For more expensive products like vehicle, tv, washing machine etc. people go for both brands, warranty and guaranty. People also tend to reduce risks through belief in endorsement of famous and respected figures in the society. Accreditation from legal authorized bodies for the product significantly reduced the fear held by the consumer. This is especially true for consumable products. For example consumers will prefer to buy cooking oil with the accreditation of quality, or check the date of expiry in food products and medicines. Aside from these giving a little extra or free with purchase also reduces fear and motivates customers for purchase. For example adding a few more tomato tipping the weighing scale when purchasing will reduce the fear of women purchasing vegetables and help create an environment that they are not being cheated. They will option to come and buy from that vendor in future as well. Similarly after sales servicing and services also greatly reduces fear of customer.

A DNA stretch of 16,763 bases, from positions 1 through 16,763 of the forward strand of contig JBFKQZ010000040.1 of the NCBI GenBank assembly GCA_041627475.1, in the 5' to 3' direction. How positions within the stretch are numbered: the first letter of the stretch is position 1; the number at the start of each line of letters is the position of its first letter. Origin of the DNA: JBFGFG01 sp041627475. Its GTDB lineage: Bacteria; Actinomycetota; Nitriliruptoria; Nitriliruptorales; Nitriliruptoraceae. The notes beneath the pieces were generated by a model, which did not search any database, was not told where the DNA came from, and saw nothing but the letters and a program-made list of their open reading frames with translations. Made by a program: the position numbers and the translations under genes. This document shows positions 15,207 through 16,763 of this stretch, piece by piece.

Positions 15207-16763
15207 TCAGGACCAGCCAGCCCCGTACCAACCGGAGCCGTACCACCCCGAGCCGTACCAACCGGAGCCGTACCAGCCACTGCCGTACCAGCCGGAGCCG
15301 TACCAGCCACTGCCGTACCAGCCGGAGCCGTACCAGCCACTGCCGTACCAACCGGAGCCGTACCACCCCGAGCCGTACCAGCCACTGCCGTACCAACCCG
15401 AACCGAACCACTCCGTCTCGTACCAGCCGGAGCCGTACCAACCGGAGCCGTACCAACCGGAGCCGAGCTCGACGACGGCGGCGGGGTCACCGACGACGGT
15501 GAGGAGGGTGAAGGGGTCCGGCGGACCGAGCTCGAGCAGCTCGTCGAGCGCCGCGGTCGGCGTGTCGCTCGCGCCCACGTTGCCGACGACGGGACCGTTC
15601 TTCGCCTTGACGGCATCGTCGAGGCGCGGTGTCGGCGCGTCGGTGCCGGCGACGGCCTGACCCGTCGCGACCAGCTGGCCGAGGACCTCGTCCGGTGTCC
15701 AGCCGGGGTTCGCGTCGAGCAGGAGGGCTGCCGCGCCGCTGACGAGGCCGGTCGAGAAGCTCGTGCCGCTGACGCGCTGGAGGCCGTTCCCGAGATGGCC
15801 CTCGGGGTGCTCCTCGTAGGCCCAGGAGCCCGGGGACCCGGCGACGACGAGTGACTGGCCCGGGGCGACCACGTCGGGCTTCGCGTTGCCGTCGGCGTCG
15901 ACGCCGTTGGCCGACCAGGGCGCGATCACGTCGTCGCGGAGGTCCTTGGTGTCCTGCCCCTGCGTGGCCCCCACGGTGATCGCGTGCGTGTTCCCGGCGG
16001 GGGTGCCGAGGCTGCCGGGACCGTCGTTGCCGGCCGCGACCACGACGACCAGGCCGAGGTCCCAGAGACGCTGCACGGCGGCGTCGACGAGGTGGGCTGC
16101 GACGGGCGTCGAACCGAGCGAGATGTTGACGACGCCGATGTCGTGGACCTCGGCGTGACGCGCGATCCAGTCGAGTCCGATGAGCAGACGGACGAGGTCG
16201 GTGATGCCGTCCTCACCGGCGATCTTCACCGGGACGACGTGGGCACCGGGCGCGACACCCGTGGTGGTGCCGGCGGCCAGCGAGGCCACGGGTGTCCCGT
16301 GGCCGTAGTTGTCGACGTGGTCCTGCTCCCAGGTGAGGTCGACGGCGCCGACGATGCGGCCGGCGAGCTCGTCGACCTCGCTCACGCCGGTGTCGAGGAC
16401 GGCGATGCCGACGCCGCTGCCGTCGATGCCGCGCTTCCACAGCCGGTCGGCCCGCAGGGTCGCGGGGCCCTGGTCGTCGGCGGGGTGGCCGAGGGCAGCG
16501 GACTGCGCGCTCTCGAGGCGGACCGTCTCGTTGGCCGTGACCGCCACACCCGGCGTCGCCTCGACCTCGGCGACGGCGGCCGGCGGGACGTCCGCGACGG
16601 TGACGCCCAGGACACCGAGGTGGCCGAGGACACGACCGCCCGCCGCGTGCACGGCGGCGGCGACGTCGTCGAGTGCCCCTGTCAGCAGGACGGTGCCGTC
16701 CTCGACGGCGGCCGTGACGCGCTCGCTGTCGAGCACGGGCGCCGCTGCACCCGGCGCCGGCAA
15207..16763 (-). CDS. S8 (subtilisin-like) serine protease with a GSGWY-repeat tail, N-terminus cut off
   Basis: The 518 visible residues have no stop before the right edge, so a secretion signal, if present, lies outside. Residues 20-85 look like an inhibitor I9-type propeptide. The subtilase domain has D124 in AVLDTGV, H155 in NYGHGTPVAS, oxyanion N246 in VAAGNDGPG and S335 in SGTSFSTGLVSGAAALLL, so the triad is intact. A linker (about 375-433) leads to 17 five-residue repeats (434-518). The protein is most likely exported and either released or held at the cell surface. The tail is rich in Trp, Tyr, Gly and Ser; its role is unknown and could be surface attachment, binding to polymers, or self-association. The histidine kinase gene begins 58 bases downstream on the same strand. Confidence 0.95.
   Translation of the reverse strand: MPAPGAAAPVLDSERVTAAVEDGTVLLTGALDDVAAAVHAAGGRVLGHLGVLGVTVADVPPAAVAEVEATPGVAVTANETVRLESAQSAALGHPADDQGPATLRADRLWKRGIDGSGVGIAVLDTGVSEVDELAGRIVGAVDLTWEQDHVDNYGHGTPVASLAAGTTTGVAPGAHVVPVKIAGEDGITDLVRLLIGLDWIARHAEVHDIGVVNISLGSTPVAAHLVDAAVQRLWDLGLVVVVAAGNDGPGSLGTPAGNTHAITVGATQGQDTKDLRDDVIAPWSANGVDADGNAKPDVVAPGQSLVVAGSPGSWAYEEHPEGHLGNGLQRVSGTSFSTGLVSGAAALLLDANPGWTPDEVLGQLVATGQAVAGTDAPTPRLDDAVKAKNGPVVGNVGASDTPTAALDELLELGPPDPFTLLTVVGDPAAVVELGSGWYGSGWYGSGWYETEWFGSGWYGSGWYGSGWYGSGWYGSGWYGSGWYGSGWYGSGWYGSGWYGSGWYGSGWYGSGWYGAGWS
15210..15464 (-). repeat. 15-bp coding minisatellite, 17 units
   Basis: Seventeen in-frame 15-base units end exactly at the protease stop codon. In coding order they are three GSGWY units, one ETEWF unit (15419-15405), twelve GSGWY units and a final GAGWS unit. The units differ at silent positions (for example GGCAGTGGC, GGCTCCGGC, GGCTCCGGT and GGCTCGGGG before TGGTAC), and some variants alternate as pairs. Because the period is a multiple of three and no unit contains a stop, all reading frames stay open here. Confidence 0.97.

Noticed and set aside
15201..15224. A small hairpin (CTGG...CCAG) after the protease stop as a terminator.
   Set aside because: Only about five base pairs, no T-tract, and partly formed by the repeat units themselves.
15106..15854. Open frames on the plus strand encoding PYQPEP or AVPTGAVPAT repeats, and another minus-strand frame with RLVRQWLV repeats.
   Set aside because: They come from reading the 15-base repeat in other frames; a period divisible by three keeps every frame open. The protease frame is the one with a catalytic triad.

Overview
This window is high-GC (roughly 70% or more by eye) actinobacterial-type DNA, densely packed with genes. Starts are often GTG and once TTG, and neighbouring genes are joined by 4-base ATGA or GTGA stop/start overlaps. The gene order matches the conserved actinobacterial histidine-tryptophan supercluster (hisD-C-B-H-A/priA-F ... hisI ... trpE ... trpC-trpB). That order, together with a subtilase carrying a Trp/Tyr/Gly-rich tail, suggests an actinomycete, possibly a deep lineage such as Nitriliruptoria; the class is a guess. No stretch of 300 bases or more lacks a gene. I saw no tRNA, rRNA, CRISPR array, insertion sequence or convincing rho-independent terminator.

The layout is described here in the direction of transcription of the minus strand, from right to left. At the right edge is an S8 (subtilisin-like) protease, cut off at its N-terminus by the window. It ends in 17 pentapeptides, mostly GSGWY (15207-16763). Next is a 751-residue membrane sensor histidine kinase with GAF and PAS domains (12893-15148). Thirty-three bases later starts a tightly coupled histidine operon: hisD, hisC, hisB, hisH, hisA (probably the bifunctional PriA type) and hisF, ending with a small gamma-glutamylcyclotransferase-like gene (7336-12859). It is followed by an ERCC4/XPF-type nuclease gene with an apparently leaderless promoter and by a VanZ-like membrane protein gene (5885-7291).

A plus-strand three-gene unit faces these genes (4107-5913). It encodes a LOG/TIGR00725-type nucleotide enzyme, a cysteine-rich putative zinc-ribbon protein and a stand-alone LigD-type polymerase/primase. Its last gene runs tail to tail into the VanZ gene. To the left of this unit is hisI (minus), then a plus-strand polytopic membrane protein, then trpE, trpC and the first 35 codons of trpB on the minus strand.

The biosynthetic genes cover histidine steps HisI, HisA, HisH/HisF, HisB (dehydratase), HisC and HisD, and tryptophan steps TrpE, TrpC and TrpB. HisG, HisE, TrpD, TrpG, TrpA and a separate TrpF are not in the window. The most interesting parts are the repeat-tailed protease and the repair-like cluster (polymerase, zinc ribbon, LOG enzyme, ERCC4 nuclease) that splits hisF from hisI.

It is very important for mangers to understand the perception of the consumers instead of staying steadfast in what they believe and perceive. These days online marketing and shopping is gaining popularity. "Providing an information navigation facility based on such risk reduction strategies such as the desired apparel product offerings and the desirable purchasing experience decreases consumer’s perceived social risk as well as increases their purchasing. (Maziriri & Tinashe, 2017)” These are some ways in which marketers can reduce the fear held by people.
Kotler, P., & Kellar, K. L. (2012). Purhase decision. In K. L. Philip Koter, Marketing Management (pp. 170-171). New Jersey: Prentice Hall.